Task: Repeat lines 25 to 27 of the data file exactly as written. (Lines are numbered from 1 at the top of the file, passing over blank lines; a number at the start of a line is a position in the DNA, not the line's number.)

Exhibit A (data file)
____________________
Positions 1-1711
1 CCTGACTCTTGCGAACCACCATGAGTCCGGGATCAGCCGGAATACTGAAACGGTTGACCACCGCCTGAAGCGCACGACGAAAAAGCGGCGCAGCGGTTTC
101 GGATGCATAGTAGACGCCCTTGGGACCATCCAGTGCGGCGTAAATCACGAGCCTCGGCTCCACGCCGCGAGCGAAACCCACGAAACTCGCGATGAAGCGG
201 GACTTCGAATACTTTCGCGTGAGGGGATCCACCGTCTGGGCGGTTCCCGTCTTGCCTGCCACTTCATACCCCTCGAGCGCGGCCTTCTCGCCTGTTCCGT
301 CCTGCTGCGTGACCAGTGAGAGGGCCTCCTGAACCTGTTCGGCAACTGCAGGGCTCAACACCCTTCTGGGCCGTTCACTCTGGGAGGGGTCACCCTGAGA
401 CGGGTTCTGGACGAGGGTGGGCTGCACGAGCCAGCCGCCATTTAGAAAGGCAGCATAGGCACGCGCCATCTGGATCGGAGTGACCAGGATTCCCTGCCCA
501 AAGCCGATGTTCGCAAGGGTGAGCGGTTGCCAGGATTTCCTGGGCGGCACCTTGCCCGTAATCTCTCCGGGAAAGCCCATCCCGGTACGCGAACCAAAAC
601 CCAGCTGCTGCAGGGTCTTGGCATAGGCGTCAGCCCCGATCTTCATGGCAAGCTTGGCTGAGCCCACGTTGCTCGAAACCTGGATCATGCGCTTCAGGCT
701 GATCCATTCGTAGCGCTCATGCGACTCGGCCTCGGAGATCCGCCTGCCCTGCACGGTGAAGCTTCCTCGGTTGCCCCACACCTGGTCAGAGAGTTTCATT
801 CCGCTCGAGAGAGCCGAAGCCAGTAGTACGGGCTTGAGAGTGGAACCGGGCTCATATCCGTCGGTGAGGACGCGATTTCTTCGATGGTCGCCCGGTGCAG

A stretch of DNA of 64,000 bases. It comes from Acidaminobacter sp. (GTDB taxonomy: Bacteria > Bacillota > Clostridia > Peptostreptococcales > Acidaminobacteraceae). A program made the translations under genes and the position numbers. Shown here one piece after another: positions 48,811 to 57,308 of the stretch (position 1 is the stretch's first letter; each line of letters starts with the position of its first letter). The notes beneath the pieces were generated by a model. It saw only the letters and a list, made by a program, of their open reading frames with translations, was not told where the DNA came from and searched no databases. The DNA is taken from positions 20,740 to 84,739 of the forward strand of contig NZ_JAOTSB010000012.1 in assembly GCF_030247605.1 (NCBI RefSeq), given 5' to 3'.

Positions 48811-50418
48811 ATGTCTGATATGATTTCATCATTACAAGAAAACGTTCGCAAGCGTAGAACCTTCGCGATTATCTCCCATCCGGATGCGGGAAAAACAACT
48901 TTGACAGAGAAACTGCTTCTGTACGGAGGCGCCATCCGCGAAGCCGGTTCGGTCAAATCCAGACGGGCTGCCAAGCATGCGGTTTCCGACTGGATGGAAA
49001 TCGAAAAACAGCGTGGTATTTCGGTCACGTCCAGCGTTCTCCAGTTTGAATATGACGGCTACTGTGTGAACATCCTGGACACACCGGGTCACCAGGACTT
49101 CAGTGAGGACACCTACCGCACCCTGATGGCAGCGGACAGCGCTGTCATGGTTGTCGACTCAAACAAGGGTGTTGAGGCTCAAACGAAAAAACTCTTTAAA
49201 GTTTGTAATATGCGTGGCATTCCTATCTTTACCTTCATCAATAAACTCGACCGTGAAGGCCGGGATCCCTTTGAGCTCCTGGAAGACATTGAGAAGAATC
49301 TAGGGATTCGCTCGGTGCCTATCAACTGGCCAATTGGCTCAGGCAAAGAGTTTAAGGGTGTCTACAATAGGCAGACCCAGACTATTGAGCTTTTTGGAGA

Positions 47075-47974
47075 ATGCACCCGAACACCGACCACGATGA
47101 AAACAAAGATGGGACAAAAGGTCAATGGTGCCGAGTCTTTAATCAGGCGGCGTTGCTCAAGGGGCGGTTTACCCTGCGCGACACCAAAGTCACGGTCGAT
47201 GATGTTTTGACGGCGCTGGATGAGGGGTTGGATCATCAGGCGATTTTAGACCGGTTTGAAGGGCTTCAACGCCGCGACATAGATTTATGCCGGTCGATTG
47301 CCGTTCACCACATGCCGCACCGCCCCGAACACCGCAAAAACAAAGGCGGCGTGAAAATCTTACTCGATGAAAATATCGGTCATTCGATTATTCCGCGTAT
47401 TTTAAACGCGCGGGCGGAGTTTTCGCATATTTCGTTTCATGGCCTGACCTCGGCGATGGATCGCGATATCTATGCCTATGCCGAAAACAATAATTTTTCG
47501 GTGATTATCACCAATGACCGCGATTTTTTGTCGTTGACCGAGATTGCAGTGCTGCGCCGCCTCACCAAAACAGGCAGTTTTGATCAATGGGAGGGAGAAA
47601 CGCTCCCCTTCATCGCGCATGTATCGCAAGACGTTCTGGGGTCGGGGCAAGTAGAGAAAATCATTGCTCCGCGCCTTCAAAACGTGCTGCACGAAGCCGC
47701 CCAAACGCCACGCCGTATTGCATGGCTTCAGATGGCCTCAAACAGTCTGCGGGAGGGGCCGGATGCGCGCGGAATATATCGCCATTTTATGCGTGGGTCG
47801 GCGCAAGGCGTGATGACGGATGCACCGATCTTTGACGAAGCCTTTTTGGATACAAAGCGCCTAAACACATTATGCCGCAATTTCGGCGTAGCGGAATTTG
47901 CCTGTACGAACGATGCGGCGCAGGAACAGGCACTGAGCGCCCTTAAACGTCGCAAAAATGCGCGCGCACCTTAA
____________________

47501 GTGATTATCACCAATGACCGCGATTTTTTGTCGTTGACCGAGATTGCAGTGCTGCGCCGCCTCACCAAAACAGGCAGTTTTGATCAATGGGAGGGAGAAA
47601 CGCTCCCCTTCATCGCGCATGTATCGCAAGACGTTCTGGGGTCGGGGCAAGTAGAGAAAATCATTGCTCCGCGCCTTCAAAACGTGCTGCACGAAGCCGC
47701 CCAAACGCCACGCCGTATTGCATGGCTTCAGATGGCCTCAAACAGTCTGCGGGAGGGGCCGGATGCGCGCGGAATATATCGCCATTTTATGCGTGGGTCG